Of course, once I’m actually in the field, I use an Elecraft T1 tuner (about the size of a deck of cards!), and an A123 nanophosphate 4.6AH battery for up to 8 hours of operation in the field.

The Chattering of Humans

Thursday, September 22, 2011 Posted by
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There are a lot of Sussmans out there, and every month I get emails addressed to ‘sussman@gmail.com’ but clearly meant for a different one. I always politely reply with “you’ve got the wrong email address”.

That said, when I search Gmail for such replies, it makes it easy for me to see every wrongly-addressed mail I’ve ever received. The email contents — coupled with the complete lack of context — provide a surreal look on the chatter that goes on between humans. In the spirit of textual surrealism, I picked out individual statements from these emails and composed them into a poem.

I've been thinking about you. How are you? Everything ok?

A partial lifetime has passed since we last said hello. Why does it
feel like only a few hours ago that I was struck by your beauty and

My heart is so of joy full I can hardly stop crying, singing and

I have come to several dances in Cambridge. It's a wonderful
experience and I am grateful.

But it is tiring to carry so many who will not produce themselves and
then struggle in my own life too.

My intent and prayer in this spiritual autobiography has been to
convey something of the magic, richness, and blessing of the journey.


Your fabulous face and style....and your quite unique and adorable

I am very proud of you. Your career choice and you are perfect

May I please have the honor of adding your personally signed, dated,
and inscribed picture to add to my collection?

How to get paid to hike, ski, climb since it only meets two nights,
and what type of wages were you expecting?

Would you like to sit at the front desk for two hours on December 5
from 10-12 noon?

Can you please help with the flooding at the Blue Room?

I would have to wait a few days before picking up the racket again,
for I just twisted my wrist today.

I am very disappointed that I will not get to take the course with you
and Vicky.

DO NOT let anyone operate on you anymore because more spinal fusions
will most likely not give enough relief to risk the possible
complications of more procedures.

I will look for the tray and the ergonomics person--hopefully things
will get better.

Please find the proposed delegation from us.

I would like to cut down on costs and make the trip a 3 nights/4 day trip.

They must be directly tied to the FEMA contract and or company performing the work.

During school hours calls cannot go to classrooms. Messages will be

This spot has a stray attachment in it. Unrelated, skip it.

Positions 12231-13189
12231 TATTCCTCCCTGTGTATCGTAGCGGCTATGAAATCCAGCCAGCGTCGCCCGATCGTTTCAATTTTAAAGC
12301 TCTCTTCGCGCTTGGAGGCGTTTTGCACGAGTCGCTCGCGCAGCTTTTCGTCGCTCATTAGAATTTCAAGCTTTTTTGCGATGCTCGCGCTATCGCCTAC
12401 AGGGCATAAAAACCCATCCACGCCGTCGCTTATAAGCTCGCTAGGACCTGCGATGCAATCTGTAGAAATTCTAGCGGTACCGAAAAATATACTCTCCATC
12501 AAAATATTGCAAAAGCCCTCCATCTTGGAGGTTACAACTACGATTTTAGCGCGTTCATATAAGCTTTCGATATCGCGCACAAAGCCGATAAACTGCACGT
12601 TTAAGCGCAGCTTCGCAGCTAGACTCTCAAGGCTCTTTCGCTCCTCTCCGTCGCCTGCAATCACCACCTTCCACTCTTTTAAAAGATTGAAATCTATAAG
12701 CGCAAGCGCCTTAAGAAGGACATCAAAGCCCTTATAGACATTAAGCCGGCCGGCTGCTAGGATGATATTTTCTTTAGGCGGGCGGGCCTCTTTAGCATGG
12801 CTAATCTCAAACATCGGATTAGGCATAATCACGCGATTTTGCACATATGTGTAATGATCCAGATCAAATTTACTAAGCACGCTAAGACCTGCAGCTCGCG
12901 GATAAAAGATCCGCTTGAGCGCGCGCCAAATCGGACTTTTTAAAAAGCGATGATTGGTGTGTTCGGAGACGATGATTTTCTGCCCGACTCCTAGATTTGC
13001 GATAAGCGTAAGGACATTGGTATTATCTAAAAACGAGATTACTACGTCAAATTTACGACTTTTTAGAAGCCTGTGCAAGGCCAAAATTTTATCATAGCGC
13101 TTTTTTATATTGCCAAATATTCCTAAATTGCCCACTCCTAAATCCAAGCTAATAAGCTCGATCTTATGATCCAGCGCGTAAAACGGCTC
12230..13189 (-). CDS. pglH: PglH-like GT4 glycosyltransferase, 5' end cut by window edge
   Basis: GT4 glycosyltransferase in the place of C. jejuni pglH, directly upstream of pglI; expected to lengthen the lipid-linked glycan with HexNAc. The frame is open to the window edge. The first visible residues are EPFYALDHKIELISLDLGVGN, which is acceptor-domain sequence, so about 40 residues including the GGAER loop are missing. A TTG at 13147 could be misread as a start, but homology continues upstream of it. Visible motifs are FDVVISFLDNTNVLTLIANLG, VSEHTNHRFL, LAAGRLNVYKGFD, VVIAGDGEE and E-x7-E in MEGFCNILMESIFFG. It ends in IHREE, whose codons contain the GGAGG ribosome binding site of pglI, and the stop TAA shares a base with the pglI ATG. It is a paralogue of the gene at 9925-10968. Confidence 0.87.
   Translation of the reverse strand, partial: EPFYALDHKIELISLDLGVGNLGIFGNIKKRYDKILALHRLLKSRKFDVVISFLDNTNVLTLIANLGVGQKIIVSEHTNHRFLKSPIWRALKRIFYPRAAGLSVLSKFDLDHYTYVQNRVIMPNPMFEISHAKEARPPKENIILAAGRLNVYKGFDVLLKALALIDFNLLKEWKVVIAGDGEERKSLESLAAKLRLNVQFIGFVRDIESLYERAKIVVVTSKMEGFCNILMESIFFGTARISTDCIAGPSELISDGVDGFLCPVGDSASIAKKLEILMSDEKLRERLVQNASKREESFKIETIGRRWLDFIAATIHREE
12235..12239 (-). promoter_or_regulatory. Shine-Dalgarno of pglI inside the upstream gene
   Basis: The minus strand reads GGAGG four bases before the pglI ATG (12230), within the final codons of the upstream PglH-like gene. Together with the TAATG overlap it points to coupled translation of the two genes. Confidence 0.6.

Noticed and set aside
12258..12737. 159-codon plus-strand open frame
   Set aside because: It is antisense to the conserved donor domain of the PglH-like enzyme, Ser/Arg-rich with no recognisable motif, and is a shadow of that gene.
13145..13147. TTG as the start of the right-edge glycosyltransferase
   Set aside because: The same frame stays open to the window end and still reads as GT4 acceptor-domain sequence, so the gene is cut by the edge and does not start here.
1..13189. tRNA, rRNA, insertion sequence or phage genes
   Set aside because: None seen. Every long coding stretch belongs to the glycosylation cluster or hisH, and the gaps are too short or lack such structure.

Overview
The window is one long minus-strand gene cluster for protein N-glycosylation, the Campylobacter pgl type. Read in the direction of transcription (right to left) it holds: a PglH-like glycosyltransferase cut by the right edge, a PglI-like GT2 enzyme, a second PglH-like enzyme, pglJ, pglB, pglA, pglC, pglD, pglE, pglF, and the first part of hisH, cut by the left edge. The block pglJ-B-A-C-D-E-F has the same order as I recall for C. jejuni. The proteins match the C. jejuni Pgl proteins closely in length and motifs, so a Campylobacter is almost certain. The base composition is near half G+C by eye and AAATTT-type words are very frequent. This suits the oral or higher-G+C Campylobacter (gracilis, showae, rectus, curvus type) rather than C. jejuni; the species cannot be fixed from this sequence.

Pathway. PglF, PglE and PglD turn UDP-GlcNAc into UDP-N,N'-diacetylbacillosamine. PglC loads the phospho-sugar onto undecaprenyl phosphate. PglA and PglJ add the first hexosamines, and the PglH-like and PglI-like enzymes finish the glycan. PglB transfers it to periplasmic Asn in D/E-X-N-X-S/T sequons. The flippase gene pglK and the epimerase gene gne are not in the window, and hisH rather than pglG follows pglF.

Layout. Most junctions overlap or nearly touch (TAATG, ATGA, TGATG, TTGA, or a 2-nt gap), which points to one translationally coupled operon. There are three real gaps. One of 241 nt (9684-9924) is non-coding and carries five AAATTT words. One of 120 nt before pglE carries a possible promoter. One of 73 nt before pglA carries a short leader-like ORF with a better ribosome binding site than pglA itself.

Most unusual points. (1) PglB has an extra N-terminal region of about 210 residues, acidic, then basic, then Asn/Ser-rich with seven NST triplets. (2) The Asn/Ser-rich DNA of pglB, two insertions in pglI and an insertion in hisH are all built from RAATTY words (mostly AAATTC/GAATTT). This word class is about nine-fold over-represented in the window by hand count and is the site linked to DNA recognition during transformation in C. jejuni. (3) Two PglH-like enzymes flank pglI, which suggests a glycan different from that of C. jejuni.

taken and given to teachers.

The executive chef is flexible in accommodating different dietary
needs and requests.

When should Susana begin to prepare on her own and begin one of the
programs you offer?

She wanted to speak with someone above Jason because she feels you are
doing something fraudulent.

We will however have recording equipment there and will record the

Two more radio expeditions

Sunday, July 31, 2011 Posted by
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Well, after successfully carrying the Buddipole on a plane to Silicon Valley and making a couple of 2000-mile contacts on 5 watts (see this blog post), I’m happy to report that I’ve had two more happy expeditions: one to Iowa, another to Oregon. I’m going to start collecting location-specific patches and sew them onto the Buddipole bag as it travels!

During a lovely family vacation to Dubuque, Iowa, I had a chance to sneak out of the hotel after dark with the antenna and Yaesu-817ND bag. I walked down to the west bank of the Mississippi river, and managed to set up a 40m horizontal dipole about 10′ high just before the sun set. Luckily, the bank sloped down 20 feet diagonally to the water, and I think the entire surface of the river acted as a gigantic reflector for my horizontally-polarized signal. Using only 5 watts, I had a lovely ragchew with a gentleman in North Carolina. Only one quick smartphone-picture was made of the antenna’s base before it got too dark:

Last week I was at a conference in Portland, Oregon (very close to the Buddipole makers!) and did a quick Google Earth inspection of the terrain. I located the highest hill in town — Council Crest is over 1000 feet high — and then took a bus up there at dawn. Here’s the equipment just before I left the hotel room, the Buddipole bag and the radiostation bag (containing radio, tuner, analyzer, and 4.8Ah nanophosphate lithium ion battery.)

Once up there, the bus informed me it wouldn’t be back till 4pm, ugh. Oh well. So I took in the great view of the whole city and valley; it was easy to see Mt. Hood on the horizon.

Setup was fairly straightforward. I spent 30 minutes building a no-compromise 20m quarter-wave vertical, with two wire radials hanging down onto the stone walls. After fooling with lengths, I could get the SWR down to about 2:1 to 2.5:1 across the whole band.

The total height was close to 10m tall.

And then I quickly set up the radio station.

During my three hours of activity, I spent an equal amount of time trying to make contacts and explaining myself to all the passers-by. Most people thought I was trying to “sample” the atmosphere or something. Another person who was an EE engineer (but not a radio ham) seemed to think that 5 watts was a ‘huge’ amount of radiation, and I couldn’t seem to talk him out of it.

I did manage to make three contacts on low power — two via voice to Alberta and B.C., and one morse-code contact to Oregon. When the other guy said my morse tone was “drifting around”, that’s when I knew the battery was dying and time to pack up!

Since I was alone up there, I had to spend an hour hiking downward through thick forest trails. My favorite part was the four-way intersection.

…but eventually I made it to the zoo, and from there was able to hop on the light rail back to the convention center!